ATA tonnage index increases 2.7% in November
Year-to-date, compared with the same period in 2012, tonnage is up 5.8 percent. (The Trucker file photo)
The Trucker News Services
ARLINGTON, Va. — The American Trucking Associations’ advanced seasonally adjusted For-Hire Truck Tonnage Index increased 2.7 percent in November after falling 1.9 percent in October.
October’s decrease was less than the preliminary drop of 2.8 percent ATA reported on Nov. 19, 2013.
In November, the index equaled 128.5 (2000=100) versus 125.1 in October. November’s level is a record high. Compared with November 2012, the SA index surged 8.1 percent, which is down from October’s 9 percent surge, but still very robust, the ATA said.
Year-to-date, compared with the same period in 2012, tonnage is up 5.8 percent.
The not seasonally adjusted index, which represents the change in tonnage actually hauled by the fleets before any seasonal adjustment, equaled 122.4 in November, which is 8.8 percent below the previous month (134.2).
“Tonnage snapped back in November, which fits with several other economic indicators,” said ATA Chief Economist Bob Costello. “Assuming that December isn’t weak, tonnage growth this year will be more than twice the gain in 2012.”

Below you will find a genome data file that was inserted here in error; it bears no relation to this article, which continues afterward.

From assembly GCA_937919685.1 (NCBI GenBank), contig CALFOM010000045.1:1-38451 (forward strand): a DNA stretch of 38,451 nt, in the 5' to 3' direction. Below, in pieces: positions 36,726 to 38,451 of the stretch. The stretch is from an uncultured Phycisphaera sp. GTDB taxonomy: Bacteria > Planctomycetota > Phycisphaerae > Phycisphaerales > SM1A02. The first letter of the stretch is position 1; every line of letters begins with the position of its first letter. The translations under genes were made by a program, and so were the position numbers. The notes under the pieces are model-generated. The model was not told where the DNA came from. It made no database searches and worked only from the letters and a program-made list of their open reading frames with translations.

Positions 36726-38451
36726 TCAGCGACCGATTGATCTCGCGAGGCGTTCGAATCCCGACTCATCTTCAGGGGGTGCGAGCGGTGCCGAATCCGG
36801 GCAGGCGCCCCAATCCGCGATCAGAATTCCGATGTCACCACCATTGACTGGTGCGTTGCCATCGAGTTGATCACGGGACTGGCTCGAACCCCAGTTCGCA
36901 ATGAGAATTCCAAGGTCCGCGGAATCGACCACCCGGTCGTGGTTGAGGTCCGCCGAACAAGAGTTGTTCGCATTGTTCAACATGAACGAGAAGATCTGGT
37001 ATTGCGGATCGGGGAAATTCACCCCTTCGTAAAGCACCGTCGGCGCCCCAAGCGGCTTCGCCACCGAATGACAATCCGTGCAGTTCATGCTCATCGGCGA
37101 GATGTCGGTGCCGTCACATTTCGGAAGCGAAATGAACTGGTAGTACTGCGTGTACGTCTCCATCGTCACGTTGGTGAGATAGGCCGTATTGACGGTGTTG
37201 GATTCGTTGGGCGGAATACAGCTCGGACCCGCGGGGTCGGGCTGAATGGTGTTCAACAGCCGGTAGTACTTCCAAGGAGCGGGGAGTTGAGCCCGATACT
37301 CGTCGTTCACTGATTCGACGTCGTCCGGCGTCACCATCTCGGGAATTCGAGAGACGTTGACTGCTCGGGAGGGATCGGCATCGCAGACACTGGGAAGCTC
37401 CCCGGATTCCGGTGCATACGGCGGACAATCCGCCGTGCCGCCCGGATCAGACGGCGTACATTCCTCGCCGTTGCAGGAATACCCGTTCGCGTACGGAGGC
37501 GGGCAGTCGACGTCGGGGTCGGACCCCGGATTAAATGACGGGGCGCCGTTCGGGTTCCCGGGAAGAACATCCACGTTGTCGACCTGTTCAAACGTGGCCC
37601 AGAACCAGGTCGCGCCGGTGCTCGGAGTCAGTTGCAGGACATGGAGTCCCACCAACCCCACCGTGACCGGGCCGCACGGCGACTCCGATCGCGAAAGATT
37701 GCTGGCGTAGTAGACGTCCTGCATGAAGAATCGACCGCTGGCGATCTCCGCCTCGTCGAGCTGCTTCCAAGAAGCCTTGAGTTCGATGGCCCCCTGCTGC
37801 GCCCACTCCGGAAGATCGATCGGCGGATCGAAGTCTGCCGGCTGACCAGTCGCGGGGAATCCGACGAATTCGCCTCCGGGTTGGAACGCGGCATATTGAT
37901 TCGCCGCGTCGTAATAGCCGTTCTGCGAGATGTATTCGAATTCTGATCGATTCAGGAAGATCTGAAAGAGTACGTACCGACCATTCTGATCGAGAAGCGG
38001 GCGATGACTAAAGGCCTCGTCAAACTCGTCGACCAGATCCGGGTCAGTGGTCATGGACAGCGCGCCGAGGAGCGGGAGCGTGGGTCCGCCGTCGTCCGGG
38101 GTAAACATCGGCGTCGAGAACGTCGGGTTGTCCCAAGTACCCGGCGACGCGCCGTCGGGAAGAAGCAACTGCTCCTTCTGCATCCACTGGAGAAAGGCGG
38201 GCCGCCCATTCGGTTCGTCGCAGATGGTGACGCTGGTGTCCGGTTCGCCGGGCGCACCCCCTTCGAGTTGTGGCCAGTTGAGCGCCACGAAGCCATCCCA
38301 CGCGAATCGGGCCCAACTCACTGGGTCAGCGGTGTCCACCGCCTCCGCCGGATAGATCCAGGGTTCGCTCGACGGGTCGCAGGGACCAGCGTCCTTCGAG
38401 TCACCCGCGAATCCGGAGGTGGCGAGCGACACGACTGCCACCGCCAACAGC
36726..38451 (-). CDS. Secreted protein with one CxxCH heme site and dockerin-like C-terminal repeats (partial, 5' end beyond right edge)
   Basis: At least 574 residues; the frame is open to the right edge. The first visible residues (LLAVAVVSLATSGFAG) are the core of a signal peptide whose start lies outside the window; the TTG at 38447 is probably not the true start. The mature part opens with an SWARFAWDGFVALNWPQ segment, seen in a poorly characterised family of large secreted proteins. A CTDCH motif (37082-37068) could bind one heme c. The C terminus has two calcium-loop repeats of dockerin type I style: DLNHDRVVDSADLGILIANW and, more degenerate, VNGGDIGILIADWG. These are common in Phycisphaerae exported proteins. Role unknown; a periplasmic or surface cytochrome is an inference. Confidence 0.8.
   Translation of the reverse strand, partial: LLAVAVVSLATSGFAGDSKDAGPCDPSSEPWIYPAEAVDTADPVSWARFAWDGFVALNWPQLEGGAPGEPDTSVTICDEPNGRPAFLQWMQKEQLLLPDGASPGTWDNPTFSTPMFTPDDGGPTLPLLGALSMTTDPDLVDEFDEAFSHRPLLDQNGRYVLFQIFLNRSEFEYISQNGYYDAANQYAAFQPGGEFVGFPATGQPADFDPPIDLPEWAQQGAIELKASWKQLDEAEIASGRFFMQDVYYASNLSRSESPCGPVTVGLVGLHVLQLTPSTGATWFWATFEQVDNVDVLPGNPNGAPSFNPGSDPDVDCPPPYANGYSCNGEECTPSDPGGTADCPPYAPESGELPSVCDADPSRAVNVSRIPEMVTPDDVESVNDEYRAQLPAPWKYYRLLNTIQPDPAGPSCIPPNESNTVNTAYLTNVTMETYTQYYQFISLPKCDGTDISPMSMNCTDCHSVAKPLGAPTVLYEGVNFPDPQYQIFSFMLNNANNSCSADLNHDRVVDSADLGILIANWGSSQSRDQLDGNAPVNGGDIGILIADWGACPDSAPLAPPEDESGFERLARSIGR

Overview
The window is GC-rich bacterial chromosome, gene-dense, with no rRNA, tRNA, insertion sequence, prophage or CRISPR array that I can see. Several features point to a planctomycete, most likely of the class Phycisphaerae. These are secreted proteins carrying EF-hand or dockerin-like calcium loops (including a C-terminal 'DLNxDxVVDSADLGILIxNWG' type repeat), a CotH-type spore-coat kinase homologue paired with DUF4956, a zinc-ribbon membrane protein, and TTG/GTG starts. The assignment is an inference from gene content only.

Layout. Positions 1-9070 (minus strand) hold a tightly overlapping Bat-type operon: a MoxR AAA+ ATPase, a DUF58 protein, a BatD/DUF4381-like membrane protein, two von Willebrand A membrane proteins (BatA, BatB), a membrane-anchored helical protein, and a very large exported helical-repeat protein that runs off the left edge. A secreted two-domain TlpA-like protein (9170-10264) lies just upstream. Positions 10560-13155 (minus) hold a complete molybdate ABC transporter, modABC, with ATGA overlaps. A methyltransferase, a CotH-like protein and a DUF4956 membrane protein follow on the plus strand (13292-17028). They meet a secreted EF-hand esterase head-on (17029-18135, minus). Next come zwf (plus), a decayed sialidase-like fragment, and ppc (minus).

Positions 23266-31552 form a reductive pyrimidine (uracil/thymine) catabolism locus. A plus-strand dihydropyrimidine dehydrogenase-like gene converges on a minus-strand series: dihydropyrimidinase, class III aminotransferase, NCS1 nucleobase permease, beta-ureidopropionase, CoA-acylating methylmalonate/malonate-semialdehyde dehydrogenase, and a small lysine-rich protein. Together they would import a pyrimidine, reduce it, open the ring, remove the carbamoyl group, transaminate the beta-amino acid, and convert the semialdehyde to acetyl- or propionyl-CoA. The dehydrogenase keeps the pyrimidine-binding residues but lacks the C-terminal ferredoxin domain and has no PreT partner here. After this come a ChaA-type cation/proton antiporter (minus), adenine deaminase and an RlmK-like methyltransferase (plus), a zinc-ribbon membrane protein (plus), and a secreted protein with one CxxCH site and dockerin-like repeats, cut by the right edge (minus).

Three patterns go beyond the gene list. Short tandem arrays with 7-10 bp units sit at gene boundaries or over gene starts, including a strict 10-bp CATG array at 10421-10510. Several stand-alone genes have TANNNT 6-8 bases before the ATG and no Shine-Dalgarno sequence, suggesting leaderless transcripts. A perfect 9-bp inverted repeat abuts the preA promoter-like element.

Tonnage increased 2.3 percent in 2012. Costello noted tonnage accelerated in the second half of the year, indicating that the economy is likely stronger some might believe.
“Still, truck tonnage continues to be supported by fast growing sectors of the economy that generate heavy freight loads, like residential construction, fracking for oil and natural gas, and auto production,” Costello said.
Each month, the ATA asks its membership the amount of tonnage each carrier hauled, including all types of freight. The indexes are calculated based on those responses. The sample includes an array of trucking companies, ranging from small fleets to multi-billion dollar carriers. When a company in the sample fails, we include its final month of operation and zero it out for the following month, with the assumption that the remaining carriers pick up that freight. As a result, it is close to a net wash and does not end up in a false increase. Nevertheless, some carriers are picking up freight from failures and it may have boosted the index. Due to our correction mentioned above however, it should be limited.
Trucking serves as a barometer of the U.S. economy, representing 68.5 percent of tonnage carried by all modes of domestic freight transportation, including manufactured and retail goods. Trucks hauled 9.4 billion tons of freight in 2012. Motor carriers collected $642.1 billion, or 80.7 percent of total revenue earned by all transport modes.
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